Since it was introduced in the 1800s, standardised testing in Australian schools has attracted controversy and divided opinion. In this series, we examine its pros and cons, including appropriate uses for standardised tests and which students are disadvantaged by them.
It is generally reported that rural students are up to one and a half years behind their metropolitan peers in the National Assessment Program – Literacy and Numeracy (NAPLAN) and Programme for International Student Assessment (PISA) tests. They are also less likely to complete year 12, and half as likely to go to university.
However, there are two key problems with how these determinations are arrived at: firstly, cultural bias in tests, and secondly the problem of averages.
If you ask a teacher in a rural school about the gap in achievement in NAPLAN, they tend to roll their eyes and say something like:
is it any surprise that our kids don’t do as well? A lot of the questions don’t have any relevance to their real lives.
Such questions include a literacy task asking a student to write a recount of a day at the beach – when they haven’t been to one – or a numeracy task using a train timetable – which they don’t use.
ACARA’s response would likely be that timetables are in the curriculum, therefore it is right to develop a test using them. However, the fact that timetables are in the curriculum doesn’t mean the curriculum is fair.
That is the underlying issue with standardised tests – they need a standard curriculum. We might want to benchmark students’ literacy and numeracy, but to do that we need to ask questions, and questions are always embedded in culture. The question is – whose culture?
The Australian curriculum has been criticised as being “metro-centric”, in line with teachers’ comments about the tests having no bearing to the students’ lives. While we tend to accept cultural differences for students of Aboriginal and Torres Strait Islander descent, and students from language backgrounds other than English, we often don’t consider rural kids to be different.
However, the international field of rural literacies has shown us that rural people use different literacy constructions. In spatial reasoning, a key numeracy skill, we know that rural people use different spatial dimensions when drawing maps – not like the city blocks common in NAPLAN tests.
If we continue to ignore these difference in the construction of standardised tests, we will continue to produce disadvantage for rural students.
The problem of averages
To have a standard to compare results against in standardised testing, there first needs to be a “standard”. How this standard, and average achievement, is skewed in countries like Australia, where nearly 70% live in capital cities. They skew the data to their own norm, reinforcing the cultural relevance (or irrelevance, in the bush) of the tests and curriculum and making these standards seem normal and just.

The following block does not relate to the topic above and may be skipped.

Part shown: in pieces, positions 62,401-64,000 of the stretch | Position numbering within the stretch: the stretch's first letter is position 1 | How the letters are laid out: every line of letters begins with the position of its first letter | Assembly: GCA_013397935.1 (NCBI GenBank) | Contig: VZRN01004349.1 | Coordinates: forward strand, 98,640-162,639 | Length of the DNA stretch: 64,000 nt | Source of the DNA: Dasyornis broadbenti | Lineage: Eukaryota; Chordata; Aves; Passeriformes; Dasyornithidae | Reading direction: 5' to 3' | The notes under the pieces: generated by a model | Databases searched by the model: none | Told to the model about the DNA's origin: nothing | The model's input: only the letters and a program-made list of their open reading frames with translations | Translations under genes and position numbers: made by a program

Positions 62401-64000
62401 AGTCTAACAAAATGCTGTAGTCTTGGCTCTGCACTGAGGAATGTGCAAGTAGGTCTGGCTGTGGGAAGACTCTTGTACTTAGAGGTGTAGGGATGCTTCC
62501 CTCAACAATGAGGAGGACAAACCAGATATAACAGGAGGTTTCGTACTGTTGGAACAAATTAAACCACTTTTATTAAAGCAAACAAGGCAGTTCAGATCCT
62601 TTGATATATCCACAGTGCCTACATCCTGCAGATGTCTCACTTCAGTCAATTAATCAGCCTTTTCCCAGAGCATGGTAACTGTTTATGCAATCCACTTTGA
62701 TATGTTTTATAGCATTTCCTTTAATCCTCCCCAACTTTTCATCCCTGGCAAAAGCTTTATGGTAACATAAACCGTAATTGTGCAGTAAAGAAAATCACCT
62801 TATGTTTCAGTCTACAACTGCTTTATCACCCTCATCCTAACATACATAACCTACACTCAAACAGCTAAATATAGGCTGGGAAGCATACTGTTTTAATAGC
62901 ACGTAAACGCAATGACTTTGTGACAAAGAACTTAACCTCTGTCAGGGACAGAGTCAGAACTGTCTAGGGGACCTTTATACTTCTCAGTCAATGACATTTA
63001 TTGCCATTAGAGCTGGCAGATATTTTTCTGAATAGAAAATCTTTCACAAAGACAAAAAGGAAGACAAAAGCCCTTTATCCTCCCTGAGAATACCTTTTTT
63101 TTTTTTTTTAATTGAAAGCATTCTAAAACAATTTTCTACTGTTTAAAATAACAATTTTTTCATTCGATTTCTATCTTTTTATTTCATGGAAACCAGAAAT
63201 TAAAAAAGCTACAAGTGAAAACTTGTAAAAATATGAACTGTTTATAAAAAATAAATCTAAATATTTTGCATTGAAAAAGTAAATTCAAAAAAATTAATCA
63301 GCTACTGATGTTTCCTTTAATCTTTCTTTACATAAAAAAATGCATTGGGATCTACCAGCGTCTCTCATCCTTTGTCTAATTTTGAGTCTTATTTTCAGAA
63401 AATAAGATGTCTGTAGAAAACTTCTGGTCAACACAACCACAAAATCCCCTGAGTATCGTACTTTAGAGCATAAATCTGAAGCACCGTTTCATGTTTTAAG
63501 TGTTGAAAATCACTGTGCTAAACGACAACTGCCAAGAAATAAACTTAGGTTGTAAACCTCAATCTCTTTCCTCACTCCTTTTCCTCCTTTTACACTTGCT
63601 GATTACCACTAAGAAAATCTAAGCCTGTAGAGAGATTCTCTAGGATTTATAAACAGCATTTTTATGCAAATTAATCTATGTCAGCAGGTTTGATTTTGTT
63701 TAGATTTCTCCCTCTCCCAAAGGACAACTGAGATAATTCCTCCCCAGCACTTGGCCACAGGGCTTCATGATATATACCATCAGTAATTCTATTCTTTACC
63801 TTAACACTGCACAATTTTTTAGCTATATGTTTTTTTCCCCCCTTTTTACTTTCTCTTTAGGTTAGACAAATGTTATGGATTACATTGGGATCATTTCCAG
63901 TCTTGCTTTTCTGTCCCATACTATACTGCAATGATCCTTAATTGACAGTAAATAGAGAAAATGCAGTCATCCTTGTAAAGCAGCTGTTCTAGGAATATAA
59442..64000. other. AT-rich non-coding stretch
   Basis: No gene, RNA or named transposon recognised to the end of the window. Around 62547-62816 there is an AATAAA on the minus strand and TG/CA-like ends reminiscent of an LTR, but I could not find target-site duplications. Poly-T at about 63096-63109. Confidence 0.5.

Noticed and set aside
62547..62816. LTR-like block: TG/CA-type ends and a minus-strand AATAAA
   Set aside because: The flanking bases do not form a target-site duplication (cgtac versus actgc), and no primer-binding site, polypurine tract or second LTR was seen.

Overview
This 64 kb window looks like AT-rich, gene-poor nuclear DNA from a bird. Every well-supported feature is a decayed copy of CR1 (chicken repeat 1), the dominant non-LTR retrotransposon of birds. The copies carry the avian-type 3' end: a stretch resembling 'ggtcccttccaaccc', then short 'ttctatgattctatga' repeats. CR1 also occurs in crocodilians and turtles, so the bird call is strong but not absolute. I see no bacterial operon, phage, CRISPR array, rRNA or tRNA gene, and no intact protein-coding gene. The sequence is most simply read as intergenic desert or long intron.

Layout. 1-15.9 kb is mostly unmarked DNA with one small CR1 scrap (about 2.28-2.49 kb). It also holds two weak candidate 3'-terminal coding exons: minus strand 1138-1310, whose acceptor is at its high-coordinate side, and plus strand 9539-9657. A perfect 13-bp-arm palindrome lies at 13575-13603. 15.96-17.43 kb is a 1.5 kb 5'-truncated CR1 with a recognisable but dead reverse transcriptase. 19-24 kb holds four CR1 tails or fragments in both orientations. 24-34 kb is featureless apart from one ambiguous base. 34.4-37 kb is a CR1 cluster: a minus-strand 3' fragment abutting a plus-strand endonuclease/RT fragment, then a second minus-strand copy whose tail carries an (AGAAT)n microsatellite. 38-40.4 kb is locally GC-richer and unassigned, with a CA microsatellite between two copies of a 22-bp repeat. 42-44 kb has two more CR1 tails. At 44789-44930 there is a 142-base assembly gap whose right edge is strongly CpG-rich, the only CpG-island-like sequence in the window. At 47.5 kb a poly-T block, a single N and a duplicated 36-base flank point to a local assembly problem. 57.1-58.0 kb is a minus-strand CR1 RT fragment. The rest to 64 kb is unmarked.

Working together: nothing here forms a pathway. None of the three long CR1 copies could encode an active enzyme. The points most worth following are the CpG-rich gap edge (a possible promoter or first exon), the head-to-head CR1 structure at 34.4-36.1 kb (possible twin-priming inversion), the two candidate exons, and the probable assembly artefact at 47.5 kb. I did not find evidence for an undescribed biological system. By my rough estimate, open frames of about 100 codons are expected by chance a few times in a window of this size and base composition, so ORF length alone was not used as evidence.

Typically, results are reported as “metropolitan” and then “rural” students, with achievement in one compared to the other. This approach, however, collapses a lot of difference and creates much of the problem. When we break down NAPLAN by the geographic classifications used by the Australia Bureau of Statistics (major city, inner regional, outer regional, remote, very remote) and control for socioeconomic background and Indigenous status we get something different. Instead, we find that the negative associations are with areas surrounding large cities, and actually get better the further away one goes from the city, until we hit very remote areas.
The problem is numbers and averages, and how we talk about places as “the same”. There is great socioeconomic diversity, and local environmental differences between, for instance, Port Macquarie and Dubbo.
We’re still asking the wrong questions
This year, NAPLAN tests have revealed that student performance has only improved slightly since tests were introduced a decade ago. While we are awaiting the final report, previous data have shown the gap between the top and bottom, rural and city has not improved significantly either. So all this money, and test anxiety experienced by children, has only reinforced what 40 years of educational sociology already told us: culture matters in education.
In the absence of sophisticated ways of measuring and reporting achievement, we fall back on old failed methods. All NAPLAN has done is reinforce a social gradient of advantage and disadvantage, and seemingly legitimise unequal outcomes. The process of schooling is deemed to be neutral, when in fact its process is the key issue.
Is it any surprise rural students seem to perform worse when to succeed they have to learn about a foreign place? Try finding a science text with examples from the country, or novels about rural Australia (the real ones, not the romantic ones). As a result, students have to mentally leave their rural place everyday and imagine themselves in another world.
Standardised testing relies on getting the underlying curriculum right. If that curriculum continues to legitimise the marginalisation of people or groups, we cannot say we got it right.
This article was written by The Conversation.Assistant Professor (Curriculum Inquiry / Rural Education), University of Canberra. The piece first appeared on